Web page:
Madikeri is a hill station town in Karnataka state, India. Also known as Mercara,
it is the headquarters of the district of Kodagu. It is a popular tourist destination.
I stayed at Madikeri for two weeks this summer. It was an exciting trip that brought back so many of my childhood memories. I had gone to Madikeri before with my parents when I was 6 or 7. Only this time, I went alone.
I flew to Bangalore where I was picked up at the Bangalore airport by a family who had known me since I was just a baby. Nitin (the father), Neha (the mother), Rahi (the elder sibling) and Sufi (the younger sibling). I had known Rahi since he was an infant (in fact, I was there when Nitin and Neha brought him home) and I was two. Sufi was just a baby when I went previously.
Sufi to the left, Rahi in the middle and Me at the right
We went travelled to Coorg via Mysore from Bangalore. That night, we stayed at Mysore. The concept of 'homestays' is very popular in many parts of Kodagu (Coorg), Mysore and Bangalore. Homestays are where people stay at a house for a few days and pay the rent to the owner/caretaker. It is like renting a house but only for a few days. This is done so that the owner can earn money for the maintenance of the house/mansion. All the houses there, are ancestral except a few buildings and most of the shops. Most of the common people in Coorg have/work in estates. These estates grow only coffee, spices, and cocoa beans as Madikeri is situated in the western ghats.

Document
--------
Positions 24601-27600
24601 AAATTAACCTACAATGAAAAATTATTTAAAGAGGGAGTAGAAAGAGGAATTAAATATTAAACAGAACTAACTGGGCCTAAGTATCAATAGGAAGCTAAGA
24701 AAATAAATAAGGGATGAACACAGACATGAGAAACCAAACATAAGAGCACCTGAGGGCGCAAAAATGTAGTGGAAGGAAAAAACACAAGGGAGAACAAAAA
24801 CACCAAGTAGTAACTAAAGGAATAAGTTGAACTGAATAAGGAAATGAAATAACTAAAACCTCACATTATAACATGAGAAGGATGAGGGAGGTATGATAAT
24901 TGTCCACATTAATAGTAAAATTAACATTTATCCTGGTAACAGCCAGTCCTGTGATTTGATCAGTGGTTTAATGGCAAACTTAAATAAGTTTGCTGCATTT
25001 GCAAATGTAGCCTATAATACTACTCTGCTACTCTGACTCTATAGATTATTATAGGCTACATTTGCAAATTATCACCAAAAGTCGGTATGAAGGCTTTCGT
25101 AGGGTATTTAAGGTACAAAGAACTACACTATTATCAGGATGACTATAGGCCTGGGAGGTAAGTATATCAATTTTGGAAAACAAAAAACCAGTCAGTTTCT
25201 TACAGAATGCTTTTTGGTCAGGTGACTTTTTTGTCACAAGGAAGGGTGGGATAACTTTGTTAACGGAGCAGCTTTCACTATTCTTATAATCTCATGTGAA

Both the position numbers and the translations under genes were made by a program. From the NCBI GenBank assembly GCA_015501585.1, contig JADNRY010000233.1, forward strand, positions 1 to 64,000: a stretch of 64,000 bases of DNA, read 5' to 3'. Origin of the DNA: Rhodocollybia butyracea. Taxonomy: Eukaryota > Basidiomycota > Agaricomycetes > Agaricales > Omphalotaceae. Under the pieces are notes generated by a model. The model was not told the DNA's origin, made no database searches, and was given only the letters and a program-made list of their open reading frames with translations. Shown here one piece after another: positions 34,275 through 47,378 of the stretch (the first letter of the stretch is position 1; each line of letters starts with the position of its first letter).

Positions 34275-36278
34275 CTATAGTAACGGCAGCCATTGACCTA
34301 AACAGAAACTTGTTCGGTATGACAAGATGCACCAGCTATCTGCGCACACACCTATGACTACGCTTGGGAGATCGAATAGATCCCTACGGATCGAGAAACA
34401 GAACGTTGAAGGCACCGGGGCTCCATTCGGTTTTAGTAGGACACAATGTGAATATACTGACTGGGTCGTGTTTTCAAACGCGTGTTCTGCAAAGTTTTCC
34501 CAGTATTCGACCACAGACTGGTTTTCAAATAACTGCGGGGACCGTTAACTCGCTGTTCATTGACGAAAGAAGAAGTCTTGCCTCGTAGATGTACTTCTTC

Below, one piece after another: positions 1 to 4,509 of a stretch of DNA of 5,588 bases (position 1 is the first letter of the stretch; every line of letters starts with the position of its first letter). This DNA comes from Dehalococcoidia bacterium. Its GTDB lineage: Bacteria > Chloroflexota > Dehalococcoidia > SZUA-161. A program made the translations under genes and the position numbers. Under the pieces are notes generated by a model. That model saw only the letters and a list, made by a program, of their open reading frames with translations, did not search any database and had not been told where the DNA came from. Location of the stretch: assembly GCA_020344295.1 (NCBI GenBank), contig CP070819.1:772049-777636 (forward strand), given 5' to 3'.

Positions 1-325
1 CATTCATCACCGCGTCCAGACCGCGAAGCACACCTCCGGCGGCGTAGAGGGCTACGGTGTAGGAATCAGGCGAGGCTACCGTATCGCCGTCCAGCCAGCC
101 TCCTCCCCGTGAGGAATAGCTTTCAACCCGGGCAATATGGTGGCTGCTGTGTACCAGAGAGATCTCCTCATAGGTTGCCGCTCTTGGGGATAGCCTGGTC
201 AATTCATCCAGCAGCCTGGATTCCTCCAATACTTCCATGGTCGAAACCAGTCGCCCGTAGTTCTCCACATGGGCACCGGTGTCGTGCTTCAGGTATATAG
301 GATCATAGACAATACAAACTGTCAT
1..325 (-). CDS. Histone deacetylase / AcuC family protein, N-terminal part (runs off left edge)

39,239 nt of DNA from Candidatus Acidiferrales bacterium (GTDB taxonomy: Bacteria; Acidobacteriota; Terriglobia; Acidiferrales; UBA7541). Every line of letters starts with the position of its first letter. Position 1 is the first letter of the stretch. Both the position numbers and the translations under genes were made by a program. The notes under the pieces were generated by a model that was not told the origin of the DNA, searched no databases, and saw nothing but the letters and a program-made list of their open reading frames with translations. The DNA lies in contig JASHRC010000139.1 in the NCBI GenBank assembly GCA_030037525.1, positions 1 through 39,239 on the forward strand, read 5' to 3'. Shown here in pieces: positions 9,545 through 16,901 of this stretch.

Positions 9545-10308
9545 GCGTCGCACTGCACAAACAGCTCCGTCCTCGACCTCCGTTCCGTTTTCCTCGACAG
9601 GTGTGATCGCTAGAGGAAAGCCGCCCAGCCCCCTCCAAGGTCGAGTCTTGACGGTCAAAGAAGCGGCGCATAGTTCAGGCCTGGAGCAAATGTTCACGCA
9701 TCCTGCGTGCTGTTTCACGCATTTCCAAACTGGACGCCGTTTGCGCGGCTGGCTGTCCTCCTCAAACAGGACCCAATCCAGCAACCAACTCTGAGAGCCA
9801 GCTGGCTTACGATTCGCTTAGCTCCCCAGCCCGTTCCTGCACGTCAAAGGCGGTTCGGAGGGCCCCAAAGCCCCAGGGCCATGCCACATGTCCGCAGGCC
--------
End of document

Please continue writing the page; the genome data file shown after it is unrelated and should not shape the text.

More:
Neha and Nitin have a huge ancestral house with a few small houses and trees in the front yard and backyard. There is this huge tree in their front yard which has a swing tied to it. It was tied during my last visit, when me and Rahi were still very young. But we both remember that time very clearly. Both Rahi and I were insisting on throwing the ropes to the men standing on the tall tree while Nitin kept denying our pleas because red ants were biting those poor men...😅
Neha and Nitin have many trees in their backyard. The fruits from the trees include a variety like butter fruit, mulberries and even cherries! The fruits were indeed very juicy and delicious!
Along with trees, they also had two dogs named Tom and Jerry. Tom was the alpha male of the litter while Jerry was the youngest pup. Tom had shiny black fur and eyes the color of molten gold. Jerry, on the other hand, had a rich shade of gold for his fur and cute, warm brown eyes. Both the dogs were buff and formidable looking but in reality, they were such sweethearts, that you wouldn’t believe me if I told you.
I made a lot of friends there. The family had quite a few neighbours who I immediately took a liking to. Rahi, Nikhil, Monica (Nikhil's sister and my best friend), Sufi, Teja (Monica's and my best friend) and I spent a lot of time roaming around town with no particular destination in our minds. We did loads of shopping in the city. Nitin even took us to a fair!
We had a lot of fun there, we sat in public places and played truth or dare, we ran around. In short, we bonded so closely that a few people mistook us to be cousins! All of us looked similar except Rahi and Sufi who were smaller and fairer than the rest. We had a lot of fun. We did whatever we wanted to but we tried our best to not cross the limits.